(meteorobs) Observations from Oregon 2011 August 13
howard048 at centurytel.net
Sat Aug 13 16:42:24 EDT 2011
I braved the moon and ventured out into my yard for Perseid observations.
The yard is tree-lined with a mostly unobstructed view to the south--great,
except when there's a full moon to the southwest. I ended up in a different
part of my yard, facing northeast and accepting obstructions to the west and
southwest. There had been some high clouds in the evening, which would have
been a real killer with the moon, but they seemed to be mostly gone.
Limiting magnitude was initially 5.4 and improved somewhat as the moon sank.
Meteor activity was very slow at the beginning, and my first two meteors
weren't even Perseids. With the Aquarid complex behind me and behind the
trees, I wasn't able to associate these meteors with radiants, so 3-4
possible minor-shower members ended up as "sporadics" on my report. A
violet -2 Kappa Cygnid early in the watch was less ambiguous and was the
best meteor of the morning.
Perseid activity picked up in fits and starts, and sporadic activity was
very low. I ended up seeing 51 Perseids and 9 other meteors in 2.2 hours of
Teff. I stopped recording at 1157 UT, more because I was feeling a bit fuzzy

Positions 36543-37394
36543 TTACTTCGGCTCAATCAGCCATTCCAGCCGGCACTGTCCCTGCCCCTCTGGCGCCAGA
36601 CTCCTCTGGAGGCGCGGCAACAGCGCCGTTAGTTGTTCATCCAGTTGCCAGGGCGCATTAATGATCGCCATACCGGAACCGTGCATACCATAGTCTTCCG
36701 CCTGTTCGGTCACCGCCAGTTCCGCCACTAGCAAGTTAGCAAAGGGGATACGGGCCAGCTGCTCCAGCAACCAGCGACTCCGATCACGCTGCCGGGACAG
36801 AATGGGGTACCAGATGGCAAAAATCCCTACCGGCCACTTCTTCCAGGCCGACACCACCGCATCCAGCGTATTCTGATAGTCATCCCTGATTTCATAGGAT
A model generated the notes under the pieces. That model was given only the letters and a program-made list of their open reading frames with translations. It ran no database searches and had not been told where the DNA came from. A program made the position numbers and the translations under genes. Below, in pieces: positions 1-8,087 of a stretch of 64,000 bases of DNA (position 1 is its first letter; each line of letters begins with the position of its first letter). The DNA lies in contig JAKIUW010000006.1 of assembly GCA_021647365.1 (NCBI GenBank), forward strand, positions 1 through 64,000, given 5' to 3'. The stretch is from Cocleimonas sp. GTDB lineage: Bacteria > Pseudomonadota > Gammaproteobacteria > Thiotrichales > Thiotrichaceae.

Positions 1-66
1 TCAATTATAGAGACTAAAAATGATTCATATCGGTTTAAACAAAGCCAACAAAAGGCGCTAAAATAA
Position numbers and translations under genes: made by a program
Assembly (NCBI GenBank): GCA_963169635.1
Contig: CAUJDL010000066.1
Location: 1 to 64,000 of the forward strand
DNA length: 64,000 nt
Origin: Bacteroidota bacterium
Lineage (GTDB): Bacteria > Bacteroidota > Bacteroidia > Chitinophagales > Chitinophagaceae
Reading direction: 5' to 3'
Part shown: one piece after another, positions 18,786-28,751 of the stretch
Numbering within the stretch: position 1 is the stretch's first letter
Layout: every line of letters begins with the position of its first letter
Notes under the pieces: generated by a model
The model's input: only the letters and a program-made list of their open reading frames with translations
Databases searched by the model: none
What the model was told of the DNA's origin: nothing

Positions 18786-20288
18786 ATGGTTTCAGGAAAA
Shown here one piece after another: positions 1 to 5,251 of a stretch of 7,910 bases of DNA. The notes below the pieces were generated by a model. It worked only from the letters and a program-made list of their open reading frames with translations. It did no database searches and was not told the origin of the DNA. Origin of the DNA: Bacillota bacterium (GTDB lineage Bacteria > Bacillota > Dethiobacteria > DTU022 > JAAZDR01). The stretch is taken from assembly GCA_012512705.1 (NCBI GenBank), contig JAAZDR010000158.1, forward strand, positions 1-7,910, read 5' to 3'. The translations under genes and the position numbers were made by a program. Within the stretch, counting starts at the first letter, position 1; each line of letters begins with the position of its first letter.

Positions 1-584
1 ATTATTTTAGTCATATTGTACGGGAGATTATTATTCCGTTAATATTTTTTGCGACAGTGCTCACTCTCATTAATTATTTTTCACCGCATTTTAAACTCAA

than because twilight was brightening rapidly. I kept watching, and a funny
thing happened--between 1200 and 1210 I saw 12 Perseids and 2 sporadics,
easily the best rates of the entire morning.
Looking back, I see that my rates were in line with previous moon-bugaboo
years of 2003 and 2006.
Summary Reports (already submitted short intervals to IMO)
Observer: Wesley Stone (STOWE)
Location: Chiloquin, OR (42d 35m N, 121d 52m W)
Date: 2011 August 13
Interval 1: 0930-1039UT (2:30-3:39am PDT)
Teff: 1.00 hours
Total Meteors: 25
KCG: 1 [-2]
PER: 20 [-1(2), 0(2), +1(5), +2(6), +3(5)] mean=1.5
Spo: 4 [-1(1), 0(1), +1(2)] mean=0.2
Interval 2: 1044-1157UT (3:44-4:57am PDT)
Teff: 1.20 hours
Total Meteors: 35
PER: 31 [-2(2), 0(6), +1(4), +2(6), +3(11), +4(2)] mean=1.7
Spo: 4 [+1(2), +2(2)] mean=1.5
"In the blink of an eye,
stars'll fall from the sky,
and no one even notices."
More information about the meteorobs